This subproject is one of many research subprojects utilizing theresources provided by a Center grant funded by NIH/NCRR. The subproject andinvestigator (PI) may have received primary funding from another NIH source,and thus could be represented in other CRISP entries. The institution listed isfor the Center, which is not necessarily the institution for the investigator. Hypothesis: The antitumor effects of ON 01910.Na on a broad spectrum of tumor cell lines in culture and animal models, including many drug resistant cell lines, and its high therapeutic index, provide a strong rationale for clinical studies in the treatment of cancer patients. This study is for patients who have a diagnosis of an advanced cancer, which cannot be cured with present knowledge and for which no other therapy is known to be consistently effective. This research study will use ON01910.Na, a new anticancer agent, which is investigational (has been approved by the Food and Drug Administration for study but not for sale). This is an open-label, dose-escalating Phase I study of ON 01910.Na in ambulatory patients with advanced cancers, who have satisfied the inclusion/exclusion criteria enumerated in this protocol. Patients will receive ON 01910.Na intravenously by 3-day continuous infusion every 2 weeks, until evidence of disease progression, specific adverse events quantified by an established scale of the National Cancer Institute to reach a level of grade 3 (out of 4) in two patients in a cohort of 4 to 6 patients, or withdrawal of patient consent. After the Recommended Phase II Dose has been determined, up to an additional 12 patients may be added to confirm the appropriateness of the Recommended Phase II Dose. This regimen of a 3-day continuous infusion every 2 weeks, is an interesting and appropriate alternative dose regimen to the 2-hour, twice a week infusion schedule for 3 weeks with 10 days recovery, that is currently under investigation under a different protocol (04-01) at The Johns Hopkins University Oncology Center. Five patients have been studied for up to six doses. The only toxic side effect that has occurred was grade 1 diarrhea in one patient (possibly drug related).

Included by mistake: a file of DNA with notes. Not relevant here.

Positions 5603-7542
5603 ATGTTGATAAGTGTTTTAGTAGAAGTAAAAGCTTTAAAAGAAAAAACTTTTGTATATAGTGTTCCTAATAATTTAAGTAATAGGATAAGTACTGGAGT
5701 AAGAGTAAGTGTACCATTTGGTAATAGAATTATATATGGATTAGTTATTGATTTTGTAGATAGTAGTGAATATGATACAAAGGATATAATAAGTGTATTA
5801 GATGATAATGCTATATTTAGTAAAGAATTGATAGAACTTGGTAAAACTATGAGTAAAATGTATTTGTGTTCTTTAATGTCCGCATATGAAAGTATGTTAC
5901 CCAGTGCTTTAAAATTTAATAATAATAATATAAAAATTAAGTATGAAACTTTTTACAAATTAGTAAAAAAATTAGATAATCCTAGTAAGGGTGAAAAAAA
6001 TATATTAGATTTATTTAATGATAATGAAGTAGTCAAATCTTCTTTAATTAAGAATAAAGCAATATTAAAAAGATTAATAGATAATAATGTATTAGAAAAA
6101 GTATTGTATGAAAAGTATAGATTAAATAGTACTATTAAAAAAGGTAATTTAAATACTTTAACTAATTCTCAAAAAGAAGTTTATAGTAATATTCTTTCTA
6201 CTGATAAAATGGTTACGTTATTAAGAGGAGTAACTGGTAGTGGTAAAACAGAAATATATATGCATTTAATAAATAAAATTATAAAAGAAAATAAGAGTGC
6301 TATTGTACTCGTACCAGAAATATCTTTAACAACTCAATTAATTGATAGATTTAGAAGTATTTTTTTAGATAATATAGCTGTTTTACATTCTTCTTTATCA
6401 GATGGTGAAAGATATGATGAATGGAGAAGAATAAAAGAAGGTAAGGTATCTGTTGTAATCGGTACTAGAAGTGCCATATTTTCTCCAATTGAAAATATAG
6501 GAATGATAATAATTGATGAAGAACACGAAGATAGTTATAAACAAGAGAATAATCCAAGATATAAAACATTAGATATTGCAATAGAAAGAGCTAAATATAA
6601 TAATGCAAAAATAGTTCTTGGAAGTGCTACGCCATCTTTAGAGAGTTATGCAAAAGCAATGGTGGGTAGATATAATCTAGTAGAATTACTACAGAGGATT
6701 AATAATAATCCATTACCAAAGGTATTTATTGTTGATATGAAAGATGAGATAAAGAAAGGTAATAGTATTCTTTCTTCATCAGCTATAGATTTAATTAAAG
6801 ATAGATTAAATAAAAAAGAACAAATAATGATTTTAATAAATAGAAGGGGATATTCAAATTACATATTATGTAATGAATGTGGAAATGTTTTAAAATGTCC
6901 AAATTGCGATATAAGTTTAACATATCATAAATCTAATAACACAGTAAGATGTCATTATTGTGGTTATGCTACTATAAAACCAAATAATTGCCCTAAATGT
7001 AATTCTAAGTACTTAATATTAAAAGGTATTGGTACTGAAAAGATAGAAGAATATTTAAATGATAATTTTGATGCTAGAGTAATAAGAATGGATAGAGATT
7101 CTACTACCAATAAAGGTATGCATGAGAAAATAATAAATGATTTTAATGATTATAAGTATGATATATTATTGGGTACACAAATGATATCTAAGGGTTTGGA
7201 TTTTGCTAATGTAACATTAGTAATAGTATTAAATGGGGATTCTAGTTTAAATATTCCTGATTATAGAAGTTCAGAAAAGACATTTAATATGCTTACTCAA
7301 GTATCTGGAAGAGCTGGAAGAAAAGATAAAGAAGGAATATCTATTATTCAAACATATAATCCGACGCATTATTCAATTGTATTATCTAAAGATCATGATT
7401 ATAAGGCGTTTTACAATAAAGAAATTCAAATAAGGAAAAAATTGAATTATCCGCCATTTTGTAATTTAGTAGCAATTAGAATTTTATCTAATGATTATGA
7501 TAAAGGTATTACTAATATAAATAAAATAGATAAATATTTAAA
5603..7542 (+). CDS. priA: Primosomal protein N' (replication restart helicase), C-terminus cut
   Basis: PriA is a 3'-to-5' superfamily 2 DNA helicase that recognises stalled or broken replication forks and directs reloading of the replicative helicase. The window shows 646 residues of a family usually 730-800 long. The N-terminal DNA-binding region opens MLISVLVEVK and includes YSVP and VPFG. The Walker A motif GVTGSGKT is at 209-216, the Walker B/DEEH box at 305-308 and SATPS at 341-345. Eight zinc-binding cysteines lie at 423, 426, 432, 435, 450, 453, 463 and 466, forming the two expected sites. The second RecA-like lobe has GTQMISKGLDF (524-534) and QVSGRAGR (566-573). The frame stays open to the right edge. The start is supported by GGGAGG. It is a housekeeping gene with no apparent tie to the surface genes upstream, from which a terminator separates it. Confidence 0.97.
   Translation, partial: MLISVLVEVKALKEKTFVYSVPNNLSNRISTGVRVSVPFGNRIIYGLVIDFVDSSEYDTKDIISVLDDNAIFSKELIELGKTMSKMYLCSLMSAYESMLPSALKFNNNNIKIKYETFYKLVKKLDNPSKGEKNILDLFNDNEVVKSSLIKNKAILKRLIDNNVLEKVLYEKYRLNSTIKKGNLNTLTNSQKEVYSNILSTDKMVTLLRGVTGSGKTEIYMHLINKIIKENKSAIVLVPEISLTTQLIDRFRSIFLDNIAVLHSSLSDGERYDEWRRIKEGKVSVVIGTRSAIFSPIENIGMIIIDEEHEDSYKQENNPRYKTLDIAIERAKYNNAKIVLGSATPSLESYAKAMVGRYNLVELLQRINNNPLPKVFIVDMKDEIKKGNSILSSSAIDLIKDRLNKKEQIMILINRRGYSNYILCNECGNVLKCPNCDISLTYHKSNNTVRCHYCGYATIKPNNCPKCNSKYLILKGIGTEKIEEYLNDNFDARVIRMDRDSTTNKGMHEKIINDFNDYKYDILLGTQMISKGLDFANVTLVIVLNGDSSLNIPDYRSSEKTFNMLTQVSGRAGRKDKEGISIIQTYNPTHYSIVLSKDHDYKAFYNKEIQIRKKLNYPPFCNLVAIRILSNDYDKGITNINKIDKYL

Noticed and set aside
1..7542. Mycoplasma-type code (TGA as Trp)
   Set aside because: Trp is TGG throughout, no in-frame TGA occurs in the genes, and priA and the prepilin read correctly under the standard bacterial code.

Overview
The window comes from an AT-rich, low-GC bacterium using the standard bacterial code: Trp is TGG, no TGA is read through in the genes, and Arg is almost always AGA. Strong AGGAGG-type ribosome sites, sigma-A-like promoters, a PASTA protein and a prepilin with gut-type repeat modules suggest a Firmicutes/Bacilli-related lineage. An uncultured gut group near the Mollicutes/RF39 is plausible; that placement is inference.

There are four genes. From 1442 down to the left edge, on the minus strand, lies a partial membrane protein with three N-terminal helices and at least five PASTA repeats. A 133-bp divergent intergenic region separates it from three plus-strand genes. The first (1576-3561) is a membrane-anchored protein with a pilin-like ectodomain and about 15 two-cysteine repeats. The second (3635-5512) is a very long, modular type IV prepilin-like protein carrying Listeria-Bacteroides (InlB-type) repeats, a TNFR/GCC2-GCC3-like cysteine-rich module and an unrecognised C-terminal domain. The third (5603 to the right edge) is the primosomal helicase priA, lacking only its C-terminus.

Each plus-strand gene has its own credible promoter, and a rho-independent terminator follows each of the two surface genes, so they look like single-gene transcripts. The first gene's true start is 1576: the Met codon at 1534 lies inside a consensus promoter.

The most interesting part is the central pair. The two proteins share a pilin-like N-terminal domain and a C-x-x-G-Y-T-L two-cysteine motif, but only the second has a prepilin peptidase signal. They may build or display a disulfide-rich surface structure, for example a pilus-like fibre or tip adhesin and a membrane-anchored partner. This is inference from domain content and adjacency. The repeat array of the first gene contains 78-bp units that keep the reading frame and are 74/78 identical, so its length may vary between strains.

National Institute of Health (NIH)
National Center for Research Resources (NCRR)
General Clinical Research Centers Program (M01)
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National Center for Research Resources Initial Review Group (RIRG)
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Mount Sinai School of Medicine
Internal Medicine/Medicine
Schools of Medicine
New York
United States
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